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At Facebook's F8 2017 event, the unveiling of augmented reality (AR) and virtual reality (VR) technology caused quite a stir.
Whilst the AR features showcased are mostly still in private beta, the VR stuff is out there now, though admittedly available to a more limited audience of Oculus Rift owners.
In this article, I'm going to look at some of the key functionality and what it could mean for marketers.
While the number of fake accounts on Facebook's billion-plus member social network might be a rounding error in the overall scheme of things, the world's social networking giant isn't ignoring the problem.
Facebook acknowledges that fake accounts are "closely related to the creation and spread of spam," and last week it detailed how it's has been cracking down on abuse, including bots used to create fake accounts and paid likes.
Although there will be plenty of summaries coming out of SxSW Interactive 2017, many of these will address broad trends and themes, without digging into the detail of specific sessions.
Because of this, I thought it would be interesting to provide a summary of some of the interesting debates I attended last week.
Data from ad campaigns has, in some ways, never been so important.
Data has become the way marketers know whether the brand messaging is right, what drives customers to purchase and where they should advertise in the future.
Virtual reality (VR) is all the rage, and even though the technology is relatively nascent, brands and marketers have been jumping on the bandwagon. Examples of experimentation abound, and expectations are high.
But are the expectations for VR's revolutionary potential too grandiose?
With the world's largest social network, it's no surprise that Facebook has built a multi-billion dollar digital advertising empire. But maintaining advertiser confidence appears to be a growing challenge.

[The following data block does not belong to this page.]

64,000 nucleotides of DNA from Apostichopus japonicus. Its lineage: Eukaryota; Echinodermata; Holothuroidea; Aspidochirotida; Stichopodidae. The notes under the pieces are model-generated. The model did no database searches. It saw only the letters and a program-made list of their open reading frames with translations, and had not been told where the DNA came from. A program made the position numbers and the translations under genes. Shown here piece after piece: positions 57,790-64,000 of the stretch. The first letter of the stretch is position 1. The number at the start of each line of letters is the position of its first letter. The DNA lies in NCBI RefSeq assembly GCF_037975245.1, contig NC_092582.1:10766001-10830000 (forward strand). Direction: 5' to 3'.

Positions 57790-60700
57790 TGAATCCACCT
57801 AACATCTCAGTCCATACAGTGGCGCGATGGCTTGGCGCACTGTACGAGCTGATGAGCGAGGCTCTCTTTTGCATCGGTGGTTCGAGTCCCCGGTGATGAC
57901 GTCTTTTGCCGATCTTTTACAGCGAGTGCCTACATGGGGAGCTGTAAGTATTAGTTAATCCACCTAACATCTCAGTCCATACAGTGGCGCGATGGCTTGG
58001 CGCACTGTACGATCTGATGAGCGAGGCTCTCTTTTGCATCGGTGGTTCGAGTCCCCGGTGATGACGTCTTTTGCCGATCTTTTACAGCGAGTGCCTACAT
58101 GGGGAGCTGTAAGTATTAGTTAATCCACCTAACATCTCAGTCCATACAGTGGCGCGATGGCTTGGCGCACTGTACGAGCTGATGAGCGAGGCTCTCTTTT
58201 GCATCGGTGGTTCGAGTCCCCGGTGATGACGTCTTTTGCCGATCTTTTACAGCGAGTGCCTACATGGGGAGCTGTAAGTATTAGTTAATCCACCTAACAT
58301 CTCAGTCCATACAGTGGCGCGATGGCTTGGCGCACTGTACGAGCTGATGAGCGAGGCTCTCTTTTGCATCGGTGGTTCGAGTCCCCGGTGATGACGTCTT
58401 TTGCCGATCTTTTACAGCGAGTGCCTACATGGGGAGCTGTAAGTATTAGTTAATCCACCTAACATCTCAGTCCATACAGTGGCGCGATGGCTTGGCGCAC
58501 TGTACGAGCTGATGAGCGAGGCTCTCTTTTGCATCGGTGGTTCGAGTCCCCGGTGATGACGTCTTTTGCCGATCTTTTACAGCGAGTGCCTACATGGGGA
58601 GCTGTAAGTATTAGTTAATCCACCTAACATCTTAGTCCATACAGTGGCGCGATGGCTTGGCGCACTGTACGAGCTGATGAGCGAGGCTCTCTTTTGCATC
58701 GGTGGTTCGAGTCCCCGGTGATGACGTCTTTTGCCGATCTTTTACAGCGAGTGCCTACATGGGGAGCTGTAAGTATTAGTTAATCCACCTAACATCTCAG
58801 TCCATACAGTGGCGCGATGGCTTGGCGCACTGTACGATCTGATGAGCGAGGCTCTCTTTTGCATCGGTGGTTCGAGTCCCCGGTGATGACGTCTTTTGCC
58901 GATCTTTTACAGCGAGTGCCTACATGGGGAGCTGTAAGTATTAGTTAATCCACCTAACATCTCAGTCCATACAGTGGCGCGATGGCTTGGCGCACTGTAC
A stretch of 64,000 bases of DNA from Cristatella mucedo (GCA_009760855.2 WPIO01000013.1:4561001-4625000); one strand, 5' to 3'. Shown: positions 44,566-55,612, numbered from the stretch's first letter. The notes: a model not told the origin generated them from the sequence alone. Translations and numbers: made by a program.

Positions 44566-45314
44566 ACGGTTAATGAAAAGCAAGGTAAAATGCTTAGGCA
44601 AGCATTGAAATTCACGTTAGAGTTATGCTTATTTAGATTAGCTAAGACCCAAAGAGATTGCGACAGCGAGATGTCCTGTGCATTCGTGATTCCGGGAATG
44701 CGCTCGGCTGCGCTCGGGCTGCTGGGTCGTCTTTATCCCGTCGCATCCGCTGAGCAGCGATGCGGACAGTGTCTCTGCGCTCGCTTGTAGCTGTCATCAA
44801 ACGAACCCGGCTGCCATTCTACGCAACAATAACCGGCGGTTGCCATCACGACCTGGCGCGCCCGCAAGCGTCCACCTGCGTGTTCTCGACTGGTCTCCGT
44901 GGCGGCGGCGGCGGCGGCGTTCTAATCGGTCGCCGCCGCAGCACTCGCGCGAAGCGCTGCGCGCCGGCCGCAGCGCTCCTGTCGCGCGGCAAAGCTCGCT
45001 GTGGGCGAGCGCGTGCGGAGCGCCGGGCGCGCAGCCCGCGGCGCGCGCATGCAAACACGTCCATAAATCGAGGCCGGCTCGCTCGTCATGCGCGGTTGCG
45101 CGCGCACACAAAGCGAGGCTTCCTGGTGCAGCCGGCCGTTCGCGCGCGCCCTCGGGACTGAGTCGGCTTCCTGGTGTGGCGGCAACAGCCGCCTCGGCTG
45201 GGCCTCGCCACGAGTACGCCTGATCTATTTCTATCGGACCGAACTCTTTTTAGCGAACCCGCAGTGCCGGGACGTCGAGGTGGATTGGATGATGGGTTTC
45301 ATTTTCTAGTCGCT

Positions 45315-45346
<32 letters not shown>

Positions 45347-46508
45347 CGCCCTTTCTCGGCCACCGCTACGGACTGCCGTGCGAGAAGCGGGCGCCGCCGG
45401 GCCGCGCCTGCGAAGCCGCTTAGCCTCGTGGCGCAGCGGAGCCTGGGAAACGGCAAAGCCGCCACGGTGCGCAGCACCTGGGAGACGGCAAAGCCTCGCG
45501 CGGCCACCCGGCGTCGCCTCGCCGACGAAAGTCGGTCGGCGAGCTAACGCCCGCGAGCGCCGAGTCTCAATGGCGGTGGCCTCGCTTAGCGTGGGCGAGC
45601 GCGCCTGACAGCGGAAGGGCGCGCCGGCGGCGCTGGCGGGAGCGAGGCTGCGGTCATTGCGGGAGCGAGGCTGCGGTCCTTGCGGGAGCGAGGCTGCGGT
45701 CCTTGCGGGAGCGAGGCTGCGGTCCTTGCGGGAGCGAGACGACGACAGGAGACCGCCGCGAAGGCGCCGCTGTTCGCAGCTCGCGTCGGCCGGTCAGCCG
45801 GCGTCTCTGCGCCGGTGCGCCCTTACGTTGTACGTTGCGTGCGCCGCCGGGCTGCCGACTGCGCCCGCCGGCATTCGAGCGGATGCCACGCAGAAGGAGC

According to a survey conducted by Advertiser Perceptions, while many advertisers plan to up their spend with Facebook in 2017, 40% also plan to perform independent audits of the advertising campaigns they're running on the social network.
Some funny and nostalgic news this week.
Here are the digital stories you might have missed, with added doll's house, peeing and Snapchat.
This week's digital news covers the serious, the sublime and the stupid.
Google is under attack yet again and Amazon keeps on keeping on.
My father had a birthday last week and received an Amazon Fire Stick.
That means he is currently raving about The Grand Tour, like every other father, as detailed by a humorous article on The Daily Mash (Men stay up all night to watch twat drive car).
What you might not know is that Clarkson, Hammond and May recently set up their own online community called DriveTribe, receiving millions in funding from 21st Century Fox, private equity firms and investors.
Happy Black Friday to you all - undoubtedly the most sanctified and unanimously-loved day of them all.
It's not been the busiest week of digital news, but there's plenty a discerning reader like you needs to keep abreast of.
This week's digital news sees plenty from the world of social media, alongside a dose of alt-right controversy and some smashing results from China.
Elsewhere, we've seen gender updates from Tinder and a lovely Rube Goldberg recruitment video from AT&T.
If pasties and porn aren't enough to tempt you to read our roundup of this week's digital news, I don't know what is.
I am not offering you a rather crude bribe, I promise all will become clear if you keep reading.